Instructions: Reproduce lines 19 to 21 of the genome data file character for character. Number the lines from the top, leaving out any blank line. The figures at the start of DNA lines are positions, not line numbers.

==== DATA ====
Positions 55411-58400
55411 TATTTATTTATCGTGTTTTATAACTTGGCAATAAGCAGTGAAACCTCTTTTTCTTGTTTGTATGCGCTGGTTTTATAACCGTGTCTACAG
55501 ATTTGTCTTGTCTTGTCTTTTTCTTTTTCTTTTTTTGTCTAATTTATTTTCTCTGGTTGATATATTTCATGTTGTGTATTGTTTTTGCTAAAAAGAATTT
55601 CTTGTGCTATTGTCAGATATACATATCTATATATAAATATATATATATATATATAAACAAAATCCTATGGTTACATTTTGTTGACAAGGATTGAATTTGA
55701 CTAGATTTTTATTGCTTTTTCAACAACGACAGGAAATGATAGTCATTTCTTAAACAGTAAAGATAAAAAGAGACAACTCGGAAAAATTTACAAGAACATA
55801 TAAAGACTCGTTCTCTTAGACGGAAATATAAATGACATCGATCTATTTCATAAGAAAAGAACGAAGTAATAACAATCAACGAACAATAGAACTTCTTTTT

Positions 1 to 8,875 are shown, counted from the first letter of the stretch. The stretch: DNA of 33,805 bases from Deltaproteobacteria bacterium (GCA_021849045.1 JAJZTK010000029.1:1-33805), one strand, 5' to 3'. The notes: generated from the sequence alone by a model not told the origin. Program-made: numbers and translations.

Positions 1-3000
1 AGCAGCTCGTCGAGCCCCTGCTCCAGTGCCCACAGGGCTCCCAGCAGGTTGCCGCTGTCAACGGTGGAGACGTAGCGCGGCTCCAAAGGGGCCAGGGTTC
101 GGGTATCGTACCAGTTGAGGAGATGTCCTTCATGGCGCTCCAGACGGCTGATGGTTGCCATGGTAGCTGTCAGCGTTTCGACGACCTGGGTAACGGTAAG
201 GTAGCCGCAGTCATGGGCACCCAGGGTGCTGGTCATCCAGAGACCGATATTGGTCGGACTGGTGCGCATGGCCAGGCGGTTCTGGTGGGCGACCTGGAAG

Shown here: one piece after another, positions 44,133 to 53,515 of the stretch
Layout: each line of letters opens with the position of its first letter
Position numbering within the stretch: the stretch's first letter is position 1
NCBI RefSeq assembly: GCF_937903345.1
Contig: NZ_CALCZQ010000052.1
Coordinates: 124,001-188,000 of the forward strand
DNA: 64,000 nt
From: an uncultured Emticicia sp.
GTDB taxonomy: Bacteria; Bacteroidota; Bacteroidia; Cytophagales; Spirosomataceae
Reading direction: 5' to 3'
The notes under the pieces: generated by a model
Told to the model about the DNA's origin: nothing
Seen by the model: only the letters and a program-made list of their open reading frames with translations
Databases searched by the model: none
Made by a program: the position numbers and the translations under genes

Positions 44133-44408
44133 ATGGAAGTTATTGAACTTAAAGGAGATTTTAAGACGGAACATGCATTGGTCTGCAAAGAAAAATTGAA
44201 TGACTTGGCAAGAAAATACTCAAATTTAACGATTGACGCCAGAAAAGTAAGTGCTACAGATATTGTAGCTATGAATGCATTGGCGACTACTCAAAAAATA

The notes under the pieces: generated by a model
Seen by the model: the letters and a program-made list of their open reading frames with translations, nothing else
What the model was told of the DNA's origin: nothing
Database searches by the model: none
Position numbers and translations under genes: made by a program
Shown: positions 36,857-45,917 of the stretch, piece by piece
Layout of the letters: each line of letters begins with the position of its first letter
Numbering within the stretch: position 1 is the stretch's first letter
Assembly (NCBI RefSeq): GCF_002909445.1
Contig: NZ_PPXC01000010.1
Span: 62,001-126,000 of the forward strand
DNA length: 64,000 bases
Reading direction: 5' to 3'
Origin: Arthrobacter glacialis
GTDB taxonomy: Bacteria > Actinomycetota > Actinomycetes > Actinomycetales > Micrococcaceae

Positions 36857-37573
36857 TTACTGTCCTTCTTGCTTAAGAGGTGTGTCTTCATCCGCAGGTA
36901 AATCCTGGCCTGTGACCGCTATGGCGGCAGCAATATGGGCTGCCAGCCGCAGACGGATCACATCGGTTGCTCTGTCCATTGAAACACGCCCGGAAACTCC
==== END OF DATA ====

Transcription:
From: an uncultured Emticicia sp.
GTDB taxonomy: Bacteria; Bacteroidota; Bacteroidia; Cytophagales; Spirosomataceae
Reading direction: 5' to 3'